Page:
Recipe for an I-Banking Cover Letter

Posted by The Editors on June 14, 2011

In cooking, basic ingredients form the start of a good dish. But the way you combine the ingredients also affects the outcome. The same is true for your cover letter. Careful choice of words, tone and aesthetics are essential to creating a pleasing product.

The "Write" Stuff

Because firms may use cover letters to evaluate writing ability, make sure your grammar is flawless and you've spelled all names correctly. As with your resume, proofread for typos.

Lookin' Good

To increase the professional look of your application, use the same paper, contact information, header, and font style in both your cover letter and resume. It's also acceptable-and often encouraged-to email applications. Don't let the informality of email change the way you put your documents together.

A Well-Tuned Tone

The tone of your cover letter should be professional and persuasive. Banking recruiters tell us they want letters that show candidates to be aggressive and knowledgeable. Use concise sentences and be direct.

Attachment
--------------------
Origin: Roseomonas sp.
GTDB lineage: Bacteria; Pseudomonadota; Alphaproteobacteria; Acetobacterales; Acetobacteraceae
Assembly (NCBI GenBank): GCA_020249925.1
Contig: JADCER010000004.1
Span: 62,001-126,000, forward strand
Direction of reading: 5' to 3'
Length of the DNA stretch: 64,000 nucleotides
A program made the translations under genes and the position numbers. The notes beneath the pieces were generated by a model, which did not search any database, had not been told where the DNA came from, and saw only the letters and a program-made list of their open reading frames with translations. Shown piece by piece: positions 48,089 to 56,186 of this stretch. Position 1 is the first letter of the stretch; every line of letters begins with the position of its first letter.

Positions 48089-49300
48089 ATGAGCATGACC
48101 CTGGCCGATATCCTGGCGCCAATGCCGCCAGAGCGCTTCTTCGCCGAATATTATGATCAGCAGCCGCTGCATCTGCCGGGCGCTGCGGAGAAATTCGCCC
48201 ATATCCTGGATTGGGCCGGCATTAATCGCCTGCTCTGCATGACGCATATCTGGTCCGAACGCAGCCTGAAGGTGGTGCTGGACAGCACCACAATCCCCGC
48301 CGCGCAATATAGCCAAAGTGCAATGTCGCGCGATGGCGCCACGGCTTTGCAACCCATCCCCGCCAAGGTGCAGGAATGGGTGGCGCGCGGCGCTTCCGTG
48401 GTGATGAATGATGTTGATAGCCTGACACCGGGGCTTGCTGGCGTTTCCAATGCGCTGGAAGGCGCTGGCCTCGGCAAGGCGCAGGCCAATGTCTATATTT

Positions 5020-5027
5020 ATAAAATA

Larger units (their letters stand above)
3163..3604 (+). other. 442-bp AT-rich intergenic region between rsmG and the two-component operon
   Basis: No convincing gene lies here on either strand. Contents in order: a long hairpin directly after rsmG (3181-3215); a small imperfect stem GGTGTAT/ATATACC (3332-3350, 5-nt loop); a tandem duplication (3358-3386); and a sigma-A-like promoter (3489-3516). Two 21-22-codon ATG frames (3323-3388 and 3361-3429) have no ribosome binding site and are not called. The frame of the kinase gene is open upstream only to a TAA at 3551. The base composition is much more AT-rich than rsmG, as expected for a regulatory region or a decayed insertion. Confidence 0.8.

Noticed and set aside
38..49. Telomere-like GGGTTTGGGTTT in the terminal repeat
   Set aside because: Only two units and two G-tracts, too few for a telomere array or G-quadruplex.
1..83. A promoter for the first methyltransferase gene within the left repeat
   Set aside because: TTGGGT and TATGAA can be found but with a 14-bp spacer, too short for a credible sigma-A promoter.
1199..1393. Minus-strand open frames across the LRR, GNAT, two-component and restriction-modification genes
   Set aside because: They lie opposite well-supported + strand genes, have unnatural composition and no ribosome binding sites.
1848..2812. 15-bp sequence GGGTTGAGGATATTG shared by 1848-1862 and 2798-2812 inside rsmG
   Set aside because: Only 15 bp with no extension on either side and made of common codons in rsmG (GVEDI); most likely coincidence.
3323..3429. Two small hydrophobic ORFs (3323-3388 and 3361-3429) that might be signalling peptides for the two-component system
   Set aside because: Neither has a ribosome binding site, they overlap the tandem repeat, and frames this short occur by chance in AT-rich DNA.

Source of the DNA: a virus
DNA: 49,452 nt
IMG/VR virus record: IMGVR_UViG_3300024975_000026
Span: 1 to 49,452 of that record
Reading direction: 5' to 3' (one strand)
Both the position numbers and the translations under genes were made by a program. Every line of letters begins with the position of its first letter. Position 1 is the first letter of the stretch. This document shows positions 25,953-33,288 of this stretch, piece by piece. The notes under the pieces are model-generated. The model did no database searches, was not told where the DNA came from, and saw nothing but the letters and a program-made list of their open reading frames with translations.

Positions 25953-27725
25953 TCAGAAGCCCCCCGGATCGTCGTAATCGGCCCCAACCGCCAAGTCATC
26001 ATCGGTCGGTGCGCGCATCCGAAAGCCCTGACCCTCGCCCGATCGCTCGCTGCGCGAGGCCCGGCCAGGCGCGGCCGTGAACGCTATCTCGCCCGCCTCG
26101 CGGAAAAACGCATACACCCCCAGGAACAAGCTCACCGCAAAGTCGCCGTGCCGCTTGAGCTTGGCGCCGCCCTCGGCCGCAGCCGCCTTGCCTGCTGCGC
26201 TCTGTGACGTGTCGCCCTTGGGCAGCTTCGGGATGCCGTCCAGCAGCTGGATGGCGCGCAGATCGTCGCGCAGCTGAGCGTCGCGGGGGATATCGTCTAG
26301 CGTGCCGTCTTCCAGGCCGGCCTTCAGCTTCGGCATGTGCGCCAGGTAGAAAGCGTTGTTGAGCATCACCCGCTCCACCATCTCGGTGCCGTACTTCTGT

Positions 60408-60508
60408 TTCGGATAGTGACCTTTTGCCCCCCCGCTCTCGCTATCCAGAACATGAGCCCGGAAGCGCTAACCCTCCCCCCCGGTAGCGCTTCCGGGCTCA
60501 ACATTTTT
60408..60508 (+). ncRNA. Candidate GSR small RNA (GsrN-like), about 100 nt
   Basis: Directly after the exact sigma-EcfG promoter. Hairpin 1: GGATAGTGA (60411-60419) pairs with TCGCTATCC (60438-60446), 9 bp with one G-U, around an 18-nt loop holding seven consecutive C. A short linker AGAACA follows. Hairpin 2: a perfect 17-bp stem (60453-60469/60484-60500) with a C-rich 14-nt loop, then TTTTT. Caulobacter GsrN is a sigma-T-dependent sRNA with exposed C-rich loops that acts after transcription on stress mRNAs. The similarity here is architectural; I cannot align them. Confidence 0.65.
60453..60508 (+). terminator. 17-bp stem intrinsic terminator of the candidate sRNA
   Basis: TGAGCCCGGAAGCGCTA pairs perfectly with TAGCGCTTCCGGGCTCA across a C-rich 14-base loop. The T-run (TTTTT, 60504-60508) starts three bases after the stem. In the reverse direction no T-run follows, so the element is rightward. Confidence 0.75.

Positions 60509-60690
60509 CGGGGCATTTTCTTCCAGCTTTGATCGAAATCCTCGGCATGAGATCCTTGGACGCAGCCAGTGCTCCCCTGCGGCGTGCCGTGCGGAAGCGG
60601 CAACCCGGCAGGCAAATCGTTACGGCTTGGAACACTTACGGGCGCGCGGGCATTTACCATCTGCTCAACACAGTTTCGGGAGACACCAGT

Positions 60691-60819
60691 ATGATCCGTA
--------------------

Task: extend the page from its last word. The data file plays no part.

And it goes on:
At the same time, inject plenty of enthusiasm and genuine interest into your letter.

Cover Letter Ingredients

There are two basic types of cover letters: those responding to a specific job opening and those serving as letters of introduction. The latter is sometimes called a broadcast letter, and it can lead to opportunities where no job opening presently exists. Broadcast letters can play a more important role than those responding to specific openings or required for on-campus recruiting.

While your cover letters should follow a basic structure, don't write a form letter. Develop an outline. Then write a clear, concise, and well thought-out summary that shows you offer exactly what an investment bank needs.

The Basic Cover Letter Format

When it comes to cover letters, you can follow a general recipe. Once you've learned it, you can vary your approach to suit each position, industry and employer.

Every cover letter should include:

. Your contact information

. Date

. Employer's contact information

. Paragraph 1-introduction (reason for writing)

. Paragraph 2-what you offer them

. Paragraph 3-what happens next

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